## Morley's Theorem

### Areas

Is there any relationship between the area of Morley’s triangle and the area of the initial triangle? Try the following applet:

(Click on any of the vertices of the triangle $$[ABC]$$ and move it)

We can immediately conclude that the areas are not directly proportional. In fact, the area of the initial triangle cannot be determined by the area of the Morley’s triangle, since there are an infinite number of triangles that give rise to the same equilateral triangle and with quite different values for their areas (see "the other way around"). However, it is possible to prove that the maximum value of the ratio between the areas is $$\frac{64}{3} \sin^{6} \frac{\pi}{9}$$ (approximately $$0.03415$$ or $$3.415\%$$), and this value is obtained only when the initial triangle is also equilateral.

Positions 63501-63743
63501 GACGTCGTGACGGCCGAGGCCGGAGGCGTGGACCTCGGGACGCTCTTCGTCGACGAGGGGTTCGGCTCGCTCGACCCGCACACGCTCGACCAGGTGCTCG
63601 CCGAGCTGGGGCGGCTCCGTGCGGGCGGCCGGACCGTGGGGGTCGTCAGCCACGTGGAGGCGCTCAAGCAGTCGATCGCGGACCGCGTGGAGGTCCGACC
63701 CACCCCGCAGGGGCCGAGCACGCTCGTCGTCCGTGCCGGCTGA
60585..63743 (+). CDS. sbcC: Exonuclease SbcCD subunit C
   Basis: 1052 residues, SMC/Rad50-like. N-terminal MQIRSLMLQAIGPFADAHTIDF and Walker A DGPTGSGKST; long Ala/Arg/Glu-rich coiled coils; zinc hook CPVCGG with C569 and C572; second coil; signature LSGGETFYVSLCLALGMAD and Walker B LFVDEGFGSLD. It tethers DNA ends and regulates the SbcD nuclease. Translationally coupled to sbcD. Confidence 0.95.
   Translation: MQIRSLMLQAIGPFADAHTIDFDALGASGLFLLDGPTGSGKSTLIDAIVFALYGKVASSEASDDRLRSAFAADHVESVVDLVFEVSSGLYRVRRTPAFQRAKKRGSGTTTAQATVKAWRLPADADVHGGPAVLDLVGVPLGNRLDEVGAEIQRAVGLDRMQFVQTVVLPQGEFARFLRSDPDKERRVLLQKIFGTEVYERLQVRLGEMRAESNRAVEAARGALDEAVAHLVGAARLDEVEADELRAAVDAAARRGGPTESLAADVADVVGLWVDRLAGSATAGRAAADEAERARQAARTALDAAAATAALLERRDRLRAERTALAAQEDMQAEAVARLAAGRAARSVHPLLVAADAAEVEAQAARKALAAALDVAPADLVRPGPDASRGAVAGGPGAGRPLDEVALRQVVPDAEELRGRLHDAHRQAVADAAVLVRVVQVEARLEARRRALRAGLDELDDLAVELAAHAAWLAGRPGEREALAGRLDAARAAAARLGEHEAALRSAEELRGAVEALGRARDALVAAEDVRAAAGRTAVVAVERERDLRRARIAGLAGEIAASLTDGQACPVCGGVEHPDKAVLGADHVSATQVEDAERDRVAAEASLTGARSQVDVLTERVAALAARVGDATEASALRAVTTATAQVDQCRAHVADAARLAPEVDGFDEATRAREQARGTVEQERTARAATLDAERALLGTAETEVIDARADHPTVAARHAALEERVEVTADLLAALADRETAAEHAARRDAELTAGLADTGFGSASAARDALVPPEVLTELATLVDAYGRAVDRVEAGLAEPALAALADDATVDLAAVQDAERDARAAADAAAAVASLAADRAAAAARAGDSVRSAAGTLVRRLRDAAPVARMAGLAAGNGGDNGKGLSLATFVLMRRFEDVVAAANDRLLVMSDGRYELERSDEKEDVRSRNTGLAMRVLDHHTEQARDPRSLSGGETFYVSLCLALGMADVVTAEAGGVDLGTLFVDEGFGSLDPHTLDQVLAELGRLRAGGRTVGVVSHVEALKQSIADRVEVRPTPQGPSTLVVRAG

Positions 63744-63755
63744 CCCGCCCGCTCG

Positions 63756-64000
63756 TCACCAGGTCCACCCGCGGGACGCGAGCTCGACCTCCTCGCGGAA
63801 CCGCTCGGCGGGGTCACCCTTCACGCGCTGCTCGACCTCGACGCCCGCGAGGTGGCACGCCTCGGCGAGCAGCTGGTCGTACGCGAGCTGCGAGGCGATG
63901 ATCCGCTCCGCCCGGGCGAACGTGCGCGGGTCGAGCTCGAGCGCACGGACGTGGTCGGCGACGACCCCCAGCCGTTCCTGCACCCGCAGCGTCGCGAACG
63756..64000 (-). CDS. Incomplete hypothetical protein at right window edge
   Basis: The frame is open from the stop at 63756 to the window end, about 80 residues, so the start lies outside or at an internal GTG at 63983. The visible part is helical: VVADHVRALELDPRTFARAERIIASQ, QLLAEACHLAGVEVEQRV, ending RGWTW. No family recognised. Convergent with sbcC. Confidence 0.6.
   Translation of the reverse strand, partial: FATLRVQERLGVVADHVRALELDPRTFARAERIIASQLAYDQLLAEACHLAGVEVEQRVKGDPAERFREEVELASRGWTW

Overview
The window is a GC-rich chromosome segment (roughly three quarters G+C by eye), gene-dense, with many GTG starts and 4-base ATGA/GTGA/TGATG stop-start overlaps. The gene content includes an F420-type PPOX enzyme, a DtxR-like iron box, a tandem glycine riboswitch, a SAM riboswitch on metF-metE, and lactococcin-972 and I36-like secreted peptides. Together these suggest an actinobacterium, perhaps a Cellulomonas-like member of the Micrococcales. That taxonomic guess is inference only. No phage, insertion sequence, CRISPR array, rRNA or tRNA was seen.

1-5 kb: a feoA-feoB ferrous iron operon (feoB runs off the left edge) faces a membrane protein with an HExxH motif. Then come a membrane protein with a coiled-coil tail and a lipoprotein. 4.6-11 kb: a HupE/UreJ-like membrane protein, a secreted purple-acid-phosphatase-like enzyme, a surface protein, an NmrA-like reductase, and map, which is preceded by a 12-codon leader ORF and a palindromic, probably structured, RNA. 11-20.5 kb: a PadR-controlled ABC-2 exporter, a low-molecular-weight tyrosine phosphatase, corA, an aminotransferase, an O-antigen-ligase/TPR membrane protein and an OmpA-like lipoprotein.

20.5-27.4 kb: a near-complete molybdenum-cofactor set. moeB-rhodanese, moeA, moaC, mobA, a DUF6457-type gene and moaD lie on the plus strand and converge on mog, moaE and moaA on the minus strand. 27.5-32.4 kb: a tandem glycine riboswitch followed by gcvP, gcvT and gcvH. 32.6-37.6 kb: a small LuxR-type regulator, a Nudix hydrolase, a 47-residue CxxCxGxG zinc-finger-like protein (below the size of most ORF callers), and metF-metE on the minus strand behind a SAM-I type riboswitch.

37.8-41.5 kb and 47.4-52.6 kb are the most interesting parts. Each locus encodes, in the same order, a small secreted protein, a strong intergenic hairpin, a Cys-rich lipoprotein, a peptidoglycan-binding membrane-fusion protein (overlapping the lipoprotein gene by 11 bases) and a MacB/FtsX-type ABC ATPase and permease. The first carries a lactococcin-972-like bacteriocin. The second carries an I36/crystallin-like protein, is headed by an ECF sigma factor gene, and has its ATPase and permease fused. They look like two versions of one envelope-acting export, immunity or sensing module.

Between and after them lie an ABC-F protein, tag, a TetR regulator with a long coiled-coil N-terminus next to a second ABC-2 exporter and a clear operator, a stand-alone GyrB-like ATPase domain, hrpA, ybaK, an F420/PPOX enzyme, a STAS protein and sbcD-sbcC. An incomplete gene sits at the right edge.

Using the applet again, see if you can reach the maximum ratio between the areas (hint: firstly, make one side of the triangle horizontal and then look for the position of the opposite vertex so that the triangle is equilateral).

Note: it is also possible to prove that the maximum ratio between the perimeters of the triangles is $$\frac{8}{\sqrt{3}} \sin^{3} \frac{\pi}{9}$$ (approximately $$0.18479$$ or $$18.479\%$$). Where do these values come from?